Accomplished and ambitious, trial attorney Heather Thuet wears many hats during her busy days. A shareholder at Christensen & Jensen, she co-chairs the firm’s real estate practice group and also practices catastrophic personal injury, medical malpractice, professional liability and insurance bad faith. She is the chair of the litigation section, of the Utah State Bar, a small claims judge and a candidate for Third Division Bar Commissioner. She is also the co-owner of Endurance Real Estate, a boutique real estate brokerage, a member of the Salt Lake City Historic Landmarks Commission, a Pilates instructor and a devoted mom to a 5-year-old daughter. And the Salt Lake City native seems to do it all while keeping a sense of humor.
“On days like today, I wonder myself how I do it,” she laughs, referring to her especially busy day. “Fortunately, I usually know what is coming up and I can plan and devote my full attention.”
It is her drive and focus that makes Thuet a formidable opponent. Her reputation for obtaining optimal results for her clients precedes her. Recently, a former client recommended her to a colleague embroiled in a business dispute with a former partner. As it turns out, Thuet had previously represented a friend of the opponent. When they learned Thuet was opposing counsel, the friend advised the former partner to settle the case. It is also not unusual for Thuet to be retained by parties she has opposed in prior matters when faced with new legal issues.
Her passion and attention to detail enables her to objectively identify the strengths and weaknesses in the cases she handles. She’s not afraid to roll-up her sleeves and delve into each matter, sometimes literally. On one case she didn’t hesitate to crawl underneath a medical device that had maimed her client. She laughed recalling the surprise on her opponent’s face and the settlement she was able to obtain for her client.
Thuet’s success and background make her a sought-after speaker at both the national and local levels. She graduated top of her law school class from the University of Utah, where she served on Law Review. She interned with Matthew B. Durrant, the Chief Justice of the Utah Supreme Court.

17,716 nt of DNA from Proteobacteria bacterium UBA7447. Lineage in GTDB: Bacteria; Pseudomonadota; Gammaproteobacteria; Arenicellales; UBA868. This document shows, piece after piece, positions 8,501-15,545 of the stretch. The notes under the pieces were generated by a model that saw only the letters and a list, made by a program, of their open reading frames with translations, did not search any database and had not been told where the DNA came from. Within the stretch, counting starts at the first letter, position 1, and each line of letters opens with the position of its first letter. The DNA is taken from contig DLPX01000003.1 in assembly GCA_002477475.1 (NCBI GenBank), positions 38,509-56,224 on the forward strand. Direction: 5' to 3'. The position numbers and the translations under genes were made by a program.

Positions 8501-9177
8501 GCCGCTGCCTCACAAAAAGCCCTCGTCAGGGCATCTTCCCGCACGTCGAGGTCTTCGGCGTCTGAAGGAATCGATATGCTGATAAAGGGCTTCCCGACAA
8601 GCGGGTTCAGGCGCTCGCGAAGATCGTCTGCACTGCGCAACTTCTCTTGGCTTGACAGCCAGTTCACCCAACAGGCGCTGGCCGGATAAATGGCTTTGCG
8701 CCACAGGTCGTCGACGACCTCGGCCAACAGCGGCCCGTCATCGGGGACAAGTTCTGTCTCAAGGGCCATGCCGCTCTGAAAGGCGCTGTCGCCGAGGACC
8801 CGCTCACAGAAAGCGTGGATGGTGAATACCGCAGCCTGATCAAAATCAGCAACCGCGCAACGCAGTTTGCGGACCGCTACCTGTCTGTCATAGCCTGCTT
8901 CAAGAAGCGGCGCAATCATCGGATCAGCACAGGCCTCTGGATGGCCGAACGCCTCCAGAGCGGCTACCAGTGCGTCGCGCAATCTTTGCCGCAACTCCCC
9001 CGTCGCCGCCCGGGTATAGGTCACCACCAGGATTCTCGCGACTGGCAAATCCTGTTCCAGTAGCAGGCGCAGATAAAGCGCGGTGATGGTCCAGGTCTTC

What does she most enjoy about her chosen profession? “Every day is different, every case is different and every client is different,” she says. “I like the variety and the intellectual challenge of it and the strategy associated with every case. It is kind of like a game of chess and you have to anticipate and pre-plan the moves.”
And she finds nothing more rewarding than going to trial. “I represented a client recently in a hard-fought two-week trial. As we waited for the jury’s response, we knew my client was either going to lose everything she’d spent a career developing or the jury of her peers would find she’d done nothing wrong. When the no-fault verdict was read, my client cried with relief. That outcome is hard to duplicate in any forum other than trial.”
Thuet became a small claims judge about eight years ago. It helps her appreciate that each case is equally important.
“As litigators, when we deal with cases in the hundreds of thousands or even millions of dollars, we can lose sight of the importance to the individual involved,” she says. “Small claims court has made me a more effective advocate for all of my clients.”
When asked why she is a shareholder at Christensen & Jensen, she explained, “It is an amazing law firm with skilled attorneys. We have a group of individuals whose talent and diversity cannot be matched. It is a true family of a firm and one of the reasons I choose to stay.”